Sociological theories and food insecurity: A practice theory approach
sociology ERIS/INRA Paris, France
This presentation aims to do a critical presentation of an epidemiological tool designed to study food consumption and make some recommendations issued from an empirical qualitative study (precarious people interviewed in Paris and suburbsand 3000 quantitative qestionnaires in the same area).
Food security is a conceptual and analytical concept used to identify households which have high economical constraints to food consumption applied to big samples in the US and Canada. According to FAO´s, Rome declaration on world food security, "Food security exists when people, at all times, have physical and economic access to sufficient, safe and nutrition food to meet their dietary needs and food preferences for an active and healthy life". This concept has evolved including new dimensions. Three main conceptual developments can be identified: a shift from using measures of food availability and utilization to measure "inadequate access", a shift from a focus on objective to subjective measures and a growing emphasis on fundamental measurement as opposed to reliance on distal, proxy measures (Weed et all:2006).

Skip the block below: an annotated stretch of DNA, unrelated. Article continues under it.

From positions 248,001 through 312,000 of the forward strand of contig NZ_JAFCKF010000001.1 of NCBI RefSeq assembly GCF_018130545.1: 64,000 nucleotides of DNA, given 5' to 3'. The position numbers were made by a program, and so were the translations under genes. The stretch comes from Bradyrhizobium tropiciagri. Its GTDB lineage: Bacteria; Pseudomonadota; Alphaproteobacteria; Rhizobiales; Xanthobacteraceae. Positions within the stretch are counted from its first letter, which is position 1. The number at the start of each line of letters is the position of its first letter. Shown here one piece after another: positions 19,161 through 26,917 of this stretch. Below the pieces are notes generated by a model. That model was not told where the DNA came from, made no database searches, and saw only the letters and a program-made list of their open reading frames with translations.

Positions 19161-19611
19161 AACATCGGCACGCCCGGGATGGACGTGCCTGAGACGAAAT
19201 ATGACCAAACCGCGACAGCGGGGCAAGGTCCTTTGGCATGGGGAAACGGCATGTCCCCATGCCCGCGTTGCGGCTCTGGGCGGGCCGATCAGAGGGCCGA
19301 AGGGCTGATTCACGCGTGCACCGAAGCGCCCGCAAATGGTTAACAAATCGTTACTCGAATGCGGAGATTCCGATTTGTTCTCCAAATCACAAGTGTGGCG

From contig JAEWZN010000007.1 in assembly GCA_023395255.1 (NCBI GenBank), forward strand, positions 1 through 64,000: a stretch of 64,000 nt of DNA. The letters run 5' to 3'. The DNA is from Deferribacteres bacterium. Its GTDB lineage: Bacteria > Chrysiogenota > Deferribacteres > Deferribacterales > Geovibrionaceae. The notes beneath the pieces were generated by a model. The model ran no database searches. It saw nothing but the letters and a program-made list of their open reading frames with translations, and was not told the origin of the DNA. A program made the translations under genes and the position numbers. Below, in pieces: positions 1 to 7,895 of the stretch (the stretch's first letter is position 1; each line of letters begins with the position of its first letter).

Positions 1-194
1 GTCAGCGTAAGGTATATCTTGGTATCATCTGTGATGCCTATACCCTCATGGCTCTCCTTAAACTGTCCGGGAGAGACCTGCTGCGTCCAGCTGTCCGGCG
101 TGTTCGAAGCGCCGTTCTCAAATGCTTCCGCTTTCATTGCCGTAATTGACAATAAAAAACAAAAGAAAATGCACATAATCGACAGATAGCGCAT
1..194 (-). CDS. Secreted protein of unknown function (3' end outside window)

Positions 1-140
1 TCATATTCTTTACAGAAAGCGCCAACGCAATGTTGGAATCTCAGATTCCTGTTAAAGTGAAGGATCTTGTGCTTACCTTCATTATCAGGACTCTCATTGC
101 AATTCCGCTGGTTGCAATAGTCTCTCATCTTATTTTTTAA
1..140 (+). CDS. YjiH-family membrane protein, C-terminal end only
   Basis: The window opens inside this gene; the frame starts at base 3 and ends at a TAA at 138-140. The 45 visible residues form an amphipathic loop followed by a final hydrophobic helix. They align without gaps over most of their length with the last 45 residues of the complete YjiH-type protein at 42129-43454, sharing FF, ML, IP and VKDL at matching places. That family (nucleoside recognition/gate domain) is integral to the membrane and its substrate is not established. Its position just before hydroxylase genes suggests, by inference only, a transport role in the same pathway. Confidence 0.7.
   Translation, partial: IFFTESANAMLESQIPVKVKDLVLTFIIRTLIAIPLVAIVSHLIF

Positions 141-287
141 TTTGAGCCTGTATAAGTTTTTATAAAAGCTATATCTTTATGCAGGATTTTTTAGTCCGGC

Sociological approach, inspired in theories of practice can contribute to improve this tool of measurement. It seems imperative to consider individuals or households as more than biological entities or "consumers" (Warde) but to understand food consumption as a social practice with strong influence in everyday life, wellbeing, social integration and participation into society (Bordieu). Include new dimensions of food insecurity emerged from qualitative studies and not considered yet as part of food insecurity. Giving a sociological depth to the concept can enlarge the population considered as food insecure and not only limit it to households having economical constraints but also stress, lack of time or absence psychological disposition to food practices investment. The food insecurity questionnaire made by 18 questions is focussed on budget and household, hiding inequalities related to food access and also different degrees of constraint. Secondly, inequalities at the individual level should be also studied, even if the food consumption unit is the household some studies begin to point the inequalities among members of the same households (adults/children, women/men, active/unemployed, i.e.).